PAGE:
Wedding Invitations & Paper

computer printed addresses ok?

I read in the "How to address your invites" post that hand addressed invitations is the proper way to go. The problem is we have about to 150 separate invitations to send out and I would be addressing every single one of them by myself.
How serious of a faux pas would it be to run them through a printer instead? The company we're ordering the invitations from can print the addresses right on the envelopes for us in a nice pretty font. They did it for our STDs and it turned out fine so I'm not worried about that. Do you think I'll get side-eyed for not hand addressing them? I know I personally probably wouldn't even notice one way or the other but I wanted some other opinions. Is it fine to do this? Am I overthinking this?

Thanks!

Re: computer printed addresses ok?

  • MobKazMobKaz Chicago suburbs member
    Tenth Anniversary 5000 Comments 500 Love Its 5 Answers
    I read in the "How to address your invites" post that hand addressed invitations is the proper way to go. The problem is we have about to 150 separate invitations to send out and I would be addressing every single one of them by myself.
    How serious of a faux pas would it be to run them through a printer instead? The company we're ordering the invitations from can print the addresses right on the envelopes for us in a nice pretty font. They did it for our STDs and it turned out fine so I'm not worried about that. Do you think I'll get side-eyed for not hand addressing them? I know I personally probably wouldn't even notice one way or the other but I wanted some other opinions. Is it fine to do this? Am I overthinking this?

    Thanks!

    I think many posters find this to be a "victimless" crime. 

    I am old school and think that for a wedding, hand written is most appropriate.  However, if it is truly not possible, then I think your plan is an acceptable "Plan B". Is there a reason your FI is not able to help you address the invitations? What I do not find appropriate is when labels, even clear labels, are used in such formal correspondence. 

    Please make sure the font size and coloring is legible for the postman.  I received an invitation several weeks ago.  The font was incredibly small and light in color, and was written on a clear label.  I remember saying to my husband at the time that the envelope was extremely difficult to read.  A few weeks later we learned that the bride discovered that MANY guests did not receive their invitations.  My guess is that the label was too difficult for the post office to read.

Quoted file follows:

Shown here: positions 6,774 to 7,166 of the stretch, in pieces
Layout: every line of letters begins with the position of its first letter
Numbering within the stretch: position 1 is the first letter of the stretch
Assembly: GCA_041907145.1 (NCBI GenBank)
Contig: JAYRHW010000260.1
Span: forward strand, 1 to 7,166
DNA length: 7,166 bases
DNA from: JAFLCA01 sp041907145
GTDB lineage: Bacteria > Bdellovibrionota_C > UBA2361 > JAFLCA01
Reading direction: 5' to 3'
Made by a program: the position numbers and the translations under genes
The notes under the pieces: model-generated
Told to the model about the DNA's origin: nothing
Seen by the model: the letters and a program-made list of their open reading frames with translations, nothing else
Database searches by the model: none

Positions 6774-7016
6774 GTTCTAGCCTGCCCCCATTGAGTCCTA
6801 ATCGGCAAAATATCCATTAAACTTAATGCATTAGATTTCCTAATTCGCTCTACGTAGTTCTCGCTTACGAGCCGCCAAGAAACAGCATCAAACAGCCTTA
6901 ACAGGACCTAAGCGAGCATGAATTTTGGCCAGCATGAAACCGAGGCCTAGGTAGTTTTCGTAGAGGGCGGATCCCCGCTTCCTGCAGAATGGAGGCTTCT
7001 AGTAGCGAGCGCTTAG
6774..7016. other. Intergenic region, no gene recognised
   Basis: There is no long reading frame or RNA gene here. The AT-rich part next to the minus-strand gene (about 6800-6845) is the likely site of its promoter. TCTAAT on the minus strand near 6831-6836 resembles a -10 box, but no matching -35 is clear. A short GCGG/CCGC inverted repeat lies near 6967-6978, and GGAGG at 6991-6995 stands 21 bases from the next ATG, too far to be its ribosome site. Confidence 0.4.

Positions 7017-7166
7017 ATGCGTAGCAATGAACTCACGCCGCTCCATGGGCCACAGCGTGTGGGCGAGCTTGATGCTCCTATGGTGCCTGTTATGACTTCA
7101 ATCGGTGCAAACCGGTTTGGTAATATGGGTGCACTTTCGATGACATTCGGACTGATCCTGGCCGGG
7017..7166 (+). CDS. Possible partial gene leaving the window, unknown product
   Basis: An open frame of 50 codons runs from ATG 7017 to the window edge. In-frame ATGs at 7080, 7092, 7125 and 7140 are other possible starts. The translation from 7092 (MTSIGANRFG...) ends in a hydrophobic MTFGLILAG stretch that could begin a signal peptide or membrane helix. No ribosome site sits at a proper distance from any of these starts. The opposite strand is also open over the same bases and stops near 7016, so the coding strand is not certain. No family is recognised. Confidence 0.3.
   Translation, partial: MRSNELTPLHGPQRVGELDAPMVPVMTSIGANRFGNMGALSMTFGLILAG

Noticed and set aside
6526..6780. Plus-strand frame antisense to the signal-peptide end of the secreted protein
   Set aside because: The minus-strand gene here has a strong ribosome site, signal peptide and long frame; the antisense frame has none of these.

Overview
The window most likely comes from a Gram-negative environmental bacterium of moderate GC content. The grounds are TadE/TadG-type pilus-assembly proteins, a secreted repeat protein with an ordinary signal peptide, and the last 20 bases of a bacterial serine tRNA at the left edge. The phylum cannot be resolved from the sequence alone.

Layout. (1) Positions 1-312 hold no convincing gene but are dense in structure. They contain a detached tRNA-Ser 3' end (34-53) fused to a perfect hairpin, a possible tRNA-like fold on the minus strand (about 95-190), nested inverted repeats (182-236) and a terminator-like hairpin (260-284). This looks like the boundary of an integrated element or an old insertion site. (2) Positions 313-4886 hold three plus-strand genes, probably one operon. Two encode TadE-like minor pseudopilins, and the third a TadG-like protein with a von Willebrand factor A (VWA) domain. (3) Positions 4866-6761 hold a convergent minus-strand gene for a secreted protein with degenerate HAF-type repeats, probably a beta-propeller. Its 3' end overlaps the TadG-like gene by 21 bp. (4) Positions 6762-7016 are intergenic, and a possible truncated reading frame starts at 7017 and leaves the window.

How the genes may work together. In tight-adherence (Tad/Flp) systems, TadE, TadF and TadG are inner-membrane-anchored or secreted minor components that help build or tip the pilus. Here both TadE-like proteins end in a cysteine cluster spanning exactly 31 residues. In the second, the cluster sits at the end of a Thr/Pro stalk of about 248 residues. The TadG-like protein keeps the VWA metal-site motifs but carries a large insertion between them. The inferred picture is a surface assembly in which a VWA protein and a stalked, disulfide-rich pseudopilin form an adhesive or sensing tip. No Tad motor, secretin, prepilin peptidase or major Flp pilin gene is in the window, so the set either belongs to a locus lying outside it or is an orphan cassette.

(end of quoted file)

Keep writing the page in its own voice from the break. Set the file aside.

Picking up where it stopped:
Are you really inviting over 300 people to your wedding?  That will be a lot of thank you notes that will need to be handwritten!
    holyguacamole79
  • holyguacamole79holyguacamole79 a taco truck in Houston member
    5000 Comments Fifth Anniversary 500 Love Its 5 Answers
    I wouldn't side-eye it at all.
  • Ghostie625Ghostie625 member
    100 Love Its 100 Comments Second Anniversary Name Dropper
    edited January 2016
    Thanks for the input.
    FI has bad handwriting, otherwise I would have him help.

    My main concern with doing them myself is the time commitment, and I'm sure I would mess up a bunch. (I'm marrying into a Greek family with a lot of long last names on FI's side lol.)

    They would be printed directly on the envelope, ideally chocolate brown font on an ivory envelope. I will make sure we go with an easy to read font. The one we used for our STDs was nice and we had no issues, so I can always have them use the same font again.

    ETA @MobKaz It's about 250 with a mix of singles, couples, and families with kids. It's a big fat Greek/Italian wedding! lol
    canadianteacherMobKaz
  • CMGragainCMGragain member
    10000 Comments 500 Love Its Fourth Anniversary 25 Answers
    edited January 2016
    I did my daughter's invitations by hand in batches of 20.  After a few evenings,  they were easily done.

    Sorry, canadianteacher, but I really don't like that address style.  If you must use computer addressing, at least use a font that resembles classic handwriting.
    httpiimgurcomTCCjW0wjpg
  • AddieCakeAddieCake Beyond the Wall member
    10000 Comments 500 Love Its Fourth Anniversary 25 Answers